New Single-Assay Test for Vaginitis Accurate as Traditional Tests

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The most common cause of vaginitis is bacteria followed by vulvovaginitis and trichomoniasis.
The most common cause of vaginitis is bacteria followed by vulvovaginitis and trichomoniasis.

A new US Food and Drug Administration (FDA)-approved molecular test has been shown to be highly accurate for detecting major causes of vaginitis, according to a new study published in the Obstetrics & Gynecology journal.

Effective treatment for vaginitis, a common problem for women and one that both causes discomfort and leads to millions of doctor visits each year, depends on accurate diagnosis. However, the various types of vaginitis are diagnosed by means of several different tests. A single test that could accurately diagnose most of the major causes of vaginitis would be beneficial.

Researchers from Johns Hopkins University and colleagues compared the accuracy of an FDA-approved nucleic acid amplification vaginitis test against traditional diagnostic tests used to detect the 3 most common causes of vaginitis: bacterial vaginitis, vulvovaginal candidiasis, and trichomoniasis.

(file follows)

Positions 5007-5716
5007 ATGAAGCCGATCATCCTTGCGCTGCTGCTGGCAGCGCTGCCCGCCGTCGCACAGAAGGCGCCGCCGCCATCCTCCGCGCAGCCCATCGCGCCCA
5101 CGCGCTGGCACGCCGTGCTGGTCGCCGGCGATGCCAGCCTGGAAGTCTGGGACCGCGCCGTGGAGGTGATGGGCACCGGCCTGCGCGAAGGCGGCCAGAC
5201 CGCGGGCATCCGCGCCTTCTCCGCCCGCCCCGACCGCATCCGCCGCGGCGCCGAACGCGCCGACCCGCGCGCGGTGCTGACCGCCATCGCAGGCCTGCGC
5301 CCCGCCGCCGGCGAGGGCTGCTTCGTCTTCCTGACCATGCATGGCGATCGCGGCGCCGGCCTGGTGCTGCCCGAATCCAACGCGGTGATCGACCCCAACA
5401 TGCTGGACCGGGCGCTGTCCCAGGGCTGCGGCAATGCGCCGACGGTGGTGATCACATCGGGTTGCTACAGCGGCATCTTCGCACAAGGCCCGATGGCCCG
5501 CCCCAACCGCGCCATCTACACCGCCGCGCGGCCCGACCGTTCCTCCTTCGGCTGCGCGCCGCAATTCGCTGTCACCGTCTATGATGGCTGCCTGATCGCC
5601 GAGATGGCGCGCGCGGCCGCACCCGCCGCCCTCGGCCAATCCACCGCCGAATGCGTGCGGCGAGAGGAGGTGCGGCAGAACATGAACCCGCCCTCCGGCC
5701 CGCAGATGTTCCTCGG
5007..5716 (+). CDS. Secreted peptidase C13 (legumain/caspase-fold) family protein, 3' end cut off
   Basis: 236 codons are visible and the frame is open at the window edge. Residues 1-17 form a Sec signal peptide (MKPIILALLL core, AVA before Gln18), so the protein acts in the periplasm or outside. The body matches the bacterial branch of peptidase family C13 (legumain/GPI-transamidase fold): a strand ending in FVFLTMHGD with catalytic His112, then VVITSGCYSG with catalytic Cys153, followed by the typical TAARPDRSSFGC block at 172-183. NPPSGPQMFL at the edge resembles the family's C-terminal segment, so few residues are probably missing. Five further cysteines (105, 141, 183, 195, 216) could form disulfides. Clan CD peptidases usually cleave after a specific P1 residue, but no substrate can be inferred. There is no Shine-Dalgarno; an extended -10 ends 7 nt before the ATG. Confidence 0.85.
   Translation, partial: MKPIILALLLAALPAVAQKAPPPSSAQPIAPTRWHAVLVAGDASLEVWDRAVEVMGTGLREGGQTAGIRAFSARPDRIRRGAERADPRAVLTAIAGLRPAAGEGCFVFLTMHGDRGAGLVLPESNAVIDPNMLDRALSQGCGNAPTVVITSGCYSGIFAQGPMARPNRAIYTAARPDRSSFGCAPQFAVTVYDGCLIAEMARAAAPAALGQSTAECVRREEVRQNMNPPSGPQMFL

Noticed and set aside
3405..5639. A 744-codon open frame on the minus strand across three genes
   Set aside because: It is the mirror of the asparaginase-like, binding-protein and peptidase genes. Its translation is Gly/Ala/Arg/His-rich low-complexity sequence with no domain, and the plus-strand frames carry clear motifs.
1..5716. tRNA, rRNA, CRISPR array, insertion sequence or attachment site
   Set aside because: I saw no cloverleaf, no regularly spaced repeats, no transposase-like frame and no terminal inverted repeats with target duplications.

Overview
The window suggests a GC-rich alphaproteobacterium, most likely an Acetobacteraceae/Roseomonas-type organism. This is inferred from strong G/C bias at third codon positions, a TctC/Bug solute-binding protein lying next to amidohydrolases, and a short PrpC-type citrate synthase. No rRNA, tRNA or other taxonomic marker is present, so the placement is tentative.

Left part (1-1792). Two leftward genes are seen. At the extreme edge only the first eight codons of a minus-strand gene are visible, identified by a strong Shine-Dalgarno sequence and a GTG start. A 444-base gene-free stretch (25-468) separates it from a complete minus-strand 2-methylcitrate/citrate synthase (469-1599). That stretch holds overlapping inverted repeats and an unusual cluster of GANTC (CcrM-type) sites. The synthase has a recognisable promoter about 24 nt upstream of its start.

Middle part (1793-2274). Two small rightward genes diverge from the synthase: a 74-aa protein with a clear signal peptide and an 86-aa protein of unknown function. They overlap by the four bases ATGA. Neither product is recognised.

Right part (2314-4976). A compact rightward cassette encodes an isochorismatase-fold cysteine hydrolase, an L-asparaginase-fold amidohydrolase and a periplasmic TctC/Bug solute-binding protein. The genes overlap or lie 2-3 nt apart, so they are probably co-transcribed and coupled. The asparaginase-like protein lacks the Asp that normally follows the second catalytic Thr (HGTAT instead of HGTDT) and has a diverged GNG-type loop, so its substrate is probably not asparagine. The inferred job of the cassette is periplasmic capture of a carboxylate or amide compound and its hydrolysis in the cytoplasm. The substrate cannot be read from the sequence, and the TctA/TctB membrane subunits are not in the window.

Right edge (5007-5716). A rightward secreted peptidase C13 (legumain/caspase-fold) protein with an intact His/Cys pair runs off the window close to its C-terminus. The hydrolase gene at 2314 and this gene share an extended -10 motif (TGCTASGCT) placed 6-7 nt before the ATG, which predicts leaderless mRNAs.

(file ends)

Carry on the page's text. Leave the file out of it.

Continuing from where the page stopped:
Self-collected and clinician-collected vaginal swabs from 1740 symptomatic women at 10 clinical centers around the country were used. The reference tests were Amsel criteria and Nugent scoring for bacterial vaginosis,isolation of potential Candida microorganisms from inoculation of 2 culture media, and wet mount and culture for trichomoniasis.

Bacterial vaginosis was diagnosed in 56.5% of the women, vaginal candidiasis in 32.8%, and trichomoniasis in 8% of the women. Additionally, in 24% of the women, none of the 3 types of infection was present, and there was a coinfection rate of 20%. The molecular test proved highly accurate, with 90.5% sensitivity (95% confidence interval [CI], 88.3-92.2) and 85.8% specificity (95% CI, 83.0-88.3) for bacterial vaginitis. The molecular test showed 90.9% sensitivity (95% CI, 88.1-93.1) and 94.1% specificity (95% CI, 92.6-95.4) for Candida sp in general, along with 75.9% sensitivity/99.7% specificity for Candida glabrata. The test resulted in 93.1% sensitivity (95% CI, 87.4-96.3) and 99.3% specificity (95% CI, 98.7-99.6) for trichomoniasis.

The researchers concluded that while more research needs to be done, the single-assay test could become a valuable tool for detecting most common forms of vaginitis. 

Reference

Gaydos CA, Beqaj S, Schwebke JR, et al. Clinical validation of a test for the diagnosis of vaginitis. Obstet Gynecol. 2017;130:181-189. 

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